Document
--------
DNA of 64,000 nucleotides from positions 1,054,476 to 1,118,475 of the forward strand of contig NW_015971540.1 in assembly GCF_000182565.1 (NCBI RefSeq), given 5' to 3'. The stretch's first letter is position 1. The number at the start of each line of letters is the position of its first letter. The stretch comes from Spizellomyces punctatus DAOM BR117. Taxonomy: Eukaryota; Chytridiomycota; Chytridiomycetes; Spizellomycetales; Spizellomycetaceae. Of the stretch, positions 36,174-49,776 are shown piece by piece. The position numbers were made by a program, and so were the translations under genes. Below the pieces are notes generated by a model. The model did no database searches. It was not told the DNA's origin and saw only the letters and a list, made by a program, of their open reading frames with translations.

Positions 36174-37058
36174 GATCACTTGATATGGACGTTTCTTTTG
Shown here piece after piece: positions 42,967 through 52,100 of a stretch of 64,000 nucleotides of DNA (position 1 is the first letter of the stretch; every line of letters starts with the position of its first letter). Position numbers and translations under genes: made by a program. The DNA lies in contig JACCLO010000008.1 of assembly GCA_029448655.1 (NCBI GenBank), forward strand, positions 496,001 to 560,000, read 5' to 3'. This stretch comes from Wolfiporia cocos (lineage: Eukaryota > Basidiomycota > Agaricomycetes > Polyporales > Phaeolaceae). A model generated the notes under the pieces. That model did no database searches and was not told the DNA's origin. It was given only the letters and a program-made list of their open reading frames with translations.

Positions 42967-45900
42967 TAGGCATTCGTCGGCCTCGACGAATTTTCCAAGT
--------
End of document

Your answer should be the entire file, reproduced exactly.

DNA of 64,000 nucleotides from positions 1,054,476 to 1,118,475 of the forward strand of contig NW_015971540.1 in assembly GCF_000182565.1 (NCBI RefSeq), given 5' to 3'. The stretch's first letter is position 1. The number at the start of each line of letters is the position of its first letter. The stretch comes from Spizellomyces punctatus DAOM BR117. Taxonomy: Eukaryota; Chytridiomycota; Chytridiomycetes; Spizellomycetales; Spizellomycetaceae. Of the stretch, positions 36,174-49,776 are shown piece by piece. The position numbers were made by a program, and so were the translations under genes. Below the pieces are notes generated by a model. The model did no database searches. It was not told the DNA's origin and saw only the letters and a list, made by a program, of their open reading frames with translations.

Positions 36174-37058
36174 GATCACTTGATATGGACGTTTCTTTTG
Shown here piece after piece: positions 42,967 through 52,100 of a stretch of 64,000 nucleotides of DNA (position 1 is the first letter of the stretch; every line of letters starts with the position of its first letter). Position numbers and translations under genes: made by a program. The DNA lies in contig JACCLO010000008.1 of assembly GCA_029448655.1 (NCBI GenBank), forward strand, positions 496,001 to 560,000, read 5' to 3'. This stretch comes from Wolfiporia cocos (lineage: Eukaryota > Basidiomycota > Agaricomycetes > Polyporales > Phaeolaceae). A model generated the notes under the pieces. That model did no database searches and was not told the DNA's origin. It was given only the letters and a program-made list of their open reading frames with translations.

Positions 42967-45900
42967 TAGGCATTCGTCGGCCTCGACGAATTTTCCAAGT